Things to STFU About: Bautista, McGowan, and Bautista (Among Others)Again

Just a frank exchange of opinions between two guys who make a living calling balls and strikes.

So I could have sworn it was just a good old fashioned rainy day out there in Toronto, with nothing but harmless rain water falling from the skies. Imagine my shock when it turned out to be a full blown stupidity storm, with pure, unadulterated idiocy cascading down upon us and infiltrating the discourse surrounding our beloved Toronto Blue Jays. Now that I've dried off a little, I feel up to being your umbrella, protecting you from getting drenched by dimwittedness, soaked by stupidity, or inundated by ill-formed ideas. Let's get started!


I mean seriously, has a dumber hash tag ever existed anywhere outside of Brett Lawrie's Twitter feed? Seriously, think about that. "Let's punish our best player for taking himself out of a game by taking him out of a game!". Ugh.  No matter how small but vocal the #BenchBautista movement has been, it needs to stop now. It's not going to happen, nor should it.

Sunday, 9 June 2013

#TholeFreed - What Now?

Josh Thole is also happy about less playing time for Arencibia.

After two months of watching the offensive black hole that is Henry Blanco (.184/.262/.263) getting run out there as Dickey's personal catcher every fifth day, proponents of the #FreeThole movement have finally got their wish. He makes his debut today against the Rangers after being recalled on Friday.  It's almost a certainty that he will take over the duty of catching Dickey, and as a replacement for Blanco in that role he can't help but be an improvement.  Thole sports a career .260/.330/.332 line so he should be an offensive upgrade, and he caught Dickey's Cy Young season so he should be capable behind the dish as well.  What will this mean for Arencibia though?  Could his playing time be in jeopardy? Let's hope so!

Saturday, 8 June 2013

Who Are You and What Have You Done With Adam Lind?

This man claims to be Adam Lind. I'm not so sure...

I've always been torn when it comes to my belief in the existence of extraterrestrial life forms.  I find it hard to believe that in the infinite vastness of the universe intelligent life doesn't exist somewhere.  However, most reports of human contact with aliens are somewhat less than credible and, having never had such an experience myself I've found it hard to fully commit to belief.  I guess I think it's probable that they exist, but am skeptical that they have visited Earth.  Or at least I used to be...

I watched Men In Black II last night, and have now spent the afternoon watching Adam Lind collect 4 hits and a walk against Yu Darvish and the Rangers, and I think I have finally been convinced that aliens do indeed exist.  I have concluded that, much like in Men In Black, the Adam Lind-like life form we have been observing for the first 2 months of the 2013 season is no longer the Adam Lind we all would have gladly fired into deep space these past three seasons.  Rather, it is an extraterrestrial visitor that has taken human form, impersonating Adam Lind in order to live and work among us.  It's a clever plan really.  You can hide in plain sight, and if you're an alien visitor to Earth you can do worse than the lifestyle of a Major League ballplayer.  The likeness is quite believable, and its plan might have even worked if not for a fatal flaw in the disguise.  It can't be Adam Lind, because Adam Lind sucks, and this alien impostor is absolutely raking.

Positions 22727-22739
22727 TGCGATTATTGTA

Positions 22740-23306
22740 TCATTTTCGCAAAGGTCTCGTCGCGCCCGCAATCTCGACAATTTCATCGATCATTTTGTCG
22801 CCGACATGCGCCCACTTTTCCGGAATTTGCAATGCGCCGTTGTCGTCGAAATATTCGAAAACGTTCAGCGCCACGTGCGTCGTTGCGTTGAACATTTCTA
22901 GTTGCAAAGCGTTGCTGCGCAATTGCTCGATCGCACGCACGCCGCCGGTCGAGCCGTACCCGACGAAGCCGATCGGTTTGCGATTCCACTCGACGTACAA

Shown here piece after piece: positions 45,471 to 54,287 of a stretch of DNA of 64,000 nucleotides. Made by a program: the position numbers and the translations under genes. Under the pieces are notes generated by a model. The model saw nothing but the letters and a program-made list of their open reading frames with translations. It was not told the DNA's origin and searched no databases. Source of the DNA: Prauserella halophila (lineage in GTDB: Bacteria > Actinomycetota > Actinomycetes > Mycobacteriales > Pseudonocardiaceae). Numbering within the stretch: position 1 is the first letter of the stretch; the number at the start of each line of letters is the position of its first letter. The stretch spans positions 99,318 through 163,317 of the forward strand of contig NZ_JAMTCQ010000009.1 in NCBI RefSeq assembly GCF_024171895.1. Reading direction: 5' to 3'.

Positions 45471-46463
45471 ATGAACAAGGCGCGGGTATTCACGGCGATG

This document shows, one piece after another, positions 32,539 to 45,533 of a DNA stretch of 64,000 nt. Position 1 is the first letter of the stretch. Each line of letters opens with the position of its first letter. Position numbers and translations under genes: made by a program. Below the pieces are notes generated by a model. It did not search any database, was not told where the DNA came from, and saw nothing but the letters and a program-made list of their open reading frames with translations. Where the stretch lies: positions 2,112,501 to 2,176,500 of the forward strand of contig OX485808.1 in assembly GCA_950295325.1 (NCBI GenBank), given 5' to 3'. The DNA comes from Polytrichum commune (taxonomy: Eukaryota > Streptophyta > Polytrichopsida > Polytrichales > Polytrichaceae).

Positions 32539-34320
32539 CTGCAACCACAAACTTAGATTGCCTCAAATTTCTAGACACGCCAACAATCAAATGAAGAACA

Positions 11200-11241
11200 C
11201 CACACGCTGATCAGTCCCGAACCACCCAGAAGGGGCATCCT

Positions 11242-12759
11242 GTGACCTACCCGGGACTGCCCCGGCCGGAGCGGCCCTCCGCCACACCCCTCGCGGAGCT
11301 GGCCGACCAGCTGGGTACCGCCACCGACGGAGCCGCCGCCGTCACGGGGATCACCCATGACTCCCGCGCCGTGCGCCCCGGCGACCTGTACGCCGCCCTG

The only other possible explanation is that Lind has completely overhauled his approach at the plate, becoming more selective on pitches both inside and outside the zone and showing a willingness to take a walk that has been completely absent for the previous three seasons.  

I'll leave it up to you to determine which is the more likely scenario.  In the meantime, let's examine the evidence shall we?

Friday, 7 June 2013

On Melky Cabrera and Double Jeopardy

In case you happen to be the person out there that hasn't heard, BioGenesis, its shady founder Tony Bosch, and his stable of famous (and not so famous) "clients" are back in the news this week following reports that MLB intends to go hard after those linked to PEDs in previously uncovered documents. I don't intend to get into all the specifics here, so I encourage you to read the linked article above for the back story.  You know... in case the rock you live under lacks cable television or an internet connection (in which case I guess you wouldn't be here, but I digress).

The list is headlined by superstars Alex Rodriguez and Ryan Braun, but also includes a number of other players ranging from familiar names to fringe major leaguers to players that have yet to play a single game in the bigs.  I also don't intend to wade into the fray that is MLB's PED policy.  It's been done to death and I'm sure there will be no shortage of opportunities to do so in the near future.  I would like to focus on the Blue Jays' connection in this case.  Also named on the list is our shiny new left fielder Melky Cabrera who (and I'm talking to the rock dwelling among you again) served a 50 game suspension last season for testing positive for elevated levels of testosterone.